Gophers sophomore Eric Curry, the top post player off the bench for a 24-win NCAA tournament team last season, will miss the 2017-18 season after injuring his left knee Thursday.

Curry tore his anterior cruciate ligament, medial collateral ligament and meniscus during a pickup game Thursday, according to coach Richard Pitino.

“Injuries are an unfortunate part of the game, and we are certainly disheartened by the news,” Pitino said. “Eric had a tremendous summer, but I am positive he will continue to get better as he recovers from this setback.”

For the second straight year, Pitino has lost one of his potential key contributors to a season-ending knee injury. Last September, Texas A&M junior transfer Davonte Fitzgerald also tore an ACL, MCL and meniscus in a team practice.

As a freshman last season, Curry appeared in all 34 games in a reserve role. The Memphis native averaged 5.5 points, 5.2 rebounds and 1.2 assists in 19.9 minutes per game.

The 6-9, 235-pound Curry was one of the most impressive players on the team this summer, Pitino said earlier this week. He was expecting to have a major role off the bench for a projected top-20 team and Big Ten title contender.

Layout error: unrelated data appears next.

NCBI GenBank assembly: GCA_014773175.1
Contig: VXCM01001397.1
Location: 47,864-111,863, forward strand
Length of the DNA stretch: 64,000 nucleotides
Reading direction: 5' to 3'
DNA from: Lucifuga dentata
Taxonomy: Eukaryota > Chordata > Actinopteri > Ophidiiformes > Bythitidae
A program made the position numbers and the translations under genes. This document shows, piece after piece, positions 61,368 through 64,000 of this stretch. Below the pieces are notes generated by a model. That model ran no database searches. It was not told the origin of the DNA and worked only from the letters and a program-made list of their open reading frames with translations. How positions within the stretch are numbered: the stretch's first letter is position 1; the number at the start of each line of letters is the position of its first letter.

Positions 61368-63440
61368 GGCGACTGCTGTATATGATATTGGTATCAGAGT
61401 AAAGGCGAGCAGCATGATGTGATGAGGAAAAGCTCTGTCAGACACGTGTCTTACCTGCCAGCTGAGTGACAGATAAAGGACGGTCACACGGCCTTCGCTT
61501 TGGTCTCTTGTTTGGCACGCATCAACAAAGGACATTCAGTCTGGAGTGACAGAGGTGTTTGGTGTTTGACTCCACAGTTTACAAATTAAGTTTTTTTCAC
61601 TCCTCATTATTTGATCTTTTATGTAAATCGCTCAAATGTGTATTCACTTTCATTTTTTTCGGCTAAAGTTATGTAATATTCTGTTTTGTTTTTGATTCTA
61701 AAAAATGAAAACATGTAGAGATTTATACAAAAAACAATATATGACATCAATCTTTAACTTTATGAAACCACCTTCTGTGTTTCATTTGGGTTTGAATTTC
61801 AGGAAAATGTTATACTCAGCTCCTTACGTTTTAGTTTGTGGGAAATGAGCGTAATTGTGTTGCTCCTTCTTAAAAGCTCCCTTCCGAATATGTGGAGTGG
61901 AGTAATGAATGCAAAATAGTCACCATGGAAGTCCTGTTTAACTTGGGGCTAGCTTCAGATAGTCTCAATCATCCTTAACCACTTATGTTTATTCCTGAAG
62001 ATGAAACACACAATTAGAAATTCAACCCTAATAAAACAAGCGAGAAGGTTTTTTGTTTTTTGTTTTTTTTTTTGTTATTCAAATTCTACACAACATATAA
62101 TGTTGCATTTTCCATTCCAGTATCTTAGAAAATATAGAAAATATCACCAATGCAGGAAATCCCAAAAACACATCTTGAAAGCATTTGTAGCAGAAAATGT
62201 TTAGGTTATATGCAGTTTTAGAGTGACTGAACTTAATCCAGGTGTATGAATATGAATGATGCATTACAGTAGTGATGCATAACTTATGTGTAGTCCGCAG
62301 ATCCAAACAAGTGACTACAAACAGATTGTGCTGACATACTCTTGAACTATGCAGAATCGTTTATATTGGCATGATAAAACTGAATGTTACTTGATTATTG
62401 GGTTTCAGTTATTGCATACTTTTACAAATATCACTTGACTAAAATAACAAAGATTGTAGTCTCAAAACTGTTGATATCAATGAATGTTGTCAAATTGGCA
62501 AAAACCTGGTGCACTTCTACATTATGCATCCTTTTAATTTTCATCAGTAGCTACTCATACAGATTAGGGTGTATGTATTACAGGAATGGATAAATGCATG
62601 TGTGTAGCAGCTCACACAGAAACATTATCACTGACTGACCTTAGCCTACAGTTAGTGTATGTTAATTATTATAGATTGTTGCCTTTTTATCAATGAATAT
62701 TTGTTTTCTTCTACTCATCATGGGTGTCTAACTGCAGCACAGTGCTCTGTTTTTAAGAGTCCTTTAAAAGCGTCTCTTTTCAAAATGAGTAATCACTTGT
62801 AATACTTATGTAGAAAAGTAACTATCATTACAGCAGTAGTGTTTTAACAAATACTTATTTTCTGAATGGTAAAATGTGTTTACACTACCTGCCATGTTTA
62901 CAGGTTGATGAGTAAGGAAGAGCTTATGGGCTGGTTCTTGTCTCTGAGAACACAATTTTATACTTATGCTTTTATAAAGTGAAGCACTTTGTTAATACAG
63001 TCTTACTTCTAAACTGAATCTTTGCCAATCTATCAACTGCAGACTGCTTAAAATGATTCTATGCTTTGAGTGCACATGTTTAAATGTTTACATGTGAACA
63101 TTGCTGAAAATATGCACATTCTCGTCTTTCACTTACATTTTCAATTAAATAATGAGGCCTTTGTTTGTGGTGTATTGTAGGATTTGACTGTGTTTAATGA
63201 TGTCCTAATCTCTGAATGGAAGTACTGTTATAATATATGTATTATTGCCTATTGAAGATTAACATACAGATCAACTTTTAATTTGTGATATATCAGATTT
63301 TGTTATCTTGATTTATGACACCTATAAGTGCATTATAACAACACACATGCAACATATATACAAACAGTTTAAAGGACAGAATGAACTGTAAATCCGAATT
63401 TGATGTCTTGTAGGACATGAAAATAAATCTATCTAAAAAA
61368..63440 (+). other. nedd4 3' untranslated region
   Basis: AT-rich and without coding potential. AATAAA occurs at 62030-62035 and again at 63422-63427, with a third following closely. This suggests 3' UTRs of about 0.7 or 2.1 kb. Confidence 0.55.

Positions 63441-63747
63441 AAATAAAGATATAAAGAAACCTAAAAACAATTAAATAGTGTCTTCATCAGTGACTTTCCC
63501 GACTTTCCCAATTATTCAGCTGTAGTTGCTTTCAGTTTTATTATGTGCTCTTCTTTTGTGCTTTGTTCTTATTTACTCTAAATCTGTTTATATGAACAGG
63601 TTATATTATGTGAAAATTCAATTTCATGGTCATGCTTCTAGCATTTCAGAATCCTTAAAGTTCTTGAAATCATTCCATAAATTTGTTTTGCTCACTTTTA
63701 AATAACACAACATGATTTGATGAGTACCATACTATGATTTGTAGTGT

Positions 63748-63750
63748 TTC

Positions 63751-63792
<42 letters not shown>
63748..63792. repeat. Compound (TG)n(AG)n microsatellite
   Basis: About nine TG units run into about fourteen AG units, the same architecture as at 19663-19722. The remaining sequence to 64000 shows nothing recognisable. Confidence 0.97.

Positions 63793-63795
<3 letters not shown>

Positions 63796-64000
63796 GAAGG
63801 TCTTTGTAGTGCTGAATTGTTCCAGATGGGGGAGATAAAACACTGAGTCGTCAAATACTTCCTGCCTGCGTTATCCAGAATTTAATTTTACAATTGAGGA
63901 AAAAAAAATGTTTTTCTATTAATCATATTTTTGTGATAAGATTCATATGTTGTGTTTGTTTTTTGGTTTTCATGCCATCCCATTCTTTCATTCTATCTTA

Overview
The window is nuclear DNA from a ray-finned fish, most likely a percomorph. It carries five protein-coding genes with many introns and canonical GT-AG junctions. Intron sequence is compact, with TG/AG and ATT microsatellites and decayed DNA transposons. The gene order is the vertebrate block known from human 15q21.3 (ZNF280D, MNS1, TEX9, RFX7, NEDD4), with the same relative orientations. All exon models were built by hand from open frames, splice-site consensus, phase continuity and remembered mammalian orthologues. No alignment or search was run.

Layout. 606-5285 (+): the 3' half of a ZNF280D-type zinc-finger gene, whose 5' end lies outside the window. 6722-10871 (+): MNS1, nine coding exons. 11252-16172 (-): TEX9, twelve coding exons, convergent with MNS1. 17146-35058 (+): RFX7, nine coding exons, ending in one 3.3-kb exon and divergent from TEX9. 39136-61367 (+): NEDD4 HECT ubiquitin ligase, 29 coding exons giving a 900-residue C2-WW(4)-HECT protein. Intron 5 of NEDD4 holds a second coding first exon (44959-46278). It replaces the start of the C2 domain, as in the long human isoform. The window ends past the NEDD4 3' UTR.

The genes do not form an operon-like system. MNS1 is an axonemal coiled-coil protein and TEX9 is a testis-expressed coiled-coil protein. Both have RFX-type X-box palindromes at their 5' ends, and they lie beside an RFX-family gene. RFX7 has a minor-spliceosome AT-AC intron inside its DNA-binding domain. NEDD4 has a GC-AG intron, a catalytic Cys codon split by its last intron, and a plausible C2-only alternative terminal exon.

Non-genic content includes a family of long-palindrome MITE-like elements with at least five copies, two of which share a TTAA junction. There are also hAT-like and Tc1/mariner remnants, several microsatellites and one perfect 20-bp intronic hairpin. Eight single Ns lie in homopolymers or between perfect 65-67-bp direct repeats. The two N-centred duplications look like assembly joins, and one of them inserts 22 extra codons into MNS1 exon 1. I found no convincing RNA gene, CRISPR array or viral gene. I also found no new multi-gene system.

Eric Curry's freshman game-by-game statistics

Curry also was looking forward to playing in front of family and friends when the Gophers play at Arkansas on Dec. 9. He played his last two years of high school at Southwest Christian Academy in Little Rock.

“I know the expectations are high for the fans and from [Pitino] for me,” Curry said at the State Fair on Monday, three days before the injury. “I want to be able to live up to it.”

The Gophers return All-Big Ten third-team junior forward Jordan Murphy and senior center Reggie Lynch, the Big Ten defensive player of the year. But senior Bakary Konate and Fitzgerald likely will need to replace Curry backing up both frontcourt positions.

Pitino had hoped to be able to stretch defenses with Curry improving as a shooter this summer.

“Everybody talks about what Coach [John] Beilein runs at Michigan,” Pitino said Monday. “The reason why it’s so tough is he’s got five guys on the court who can shoot. The percentage he shot from three [17.2], I know is going to drastically improve. I do think that’s an added dimension that Eric can bring.”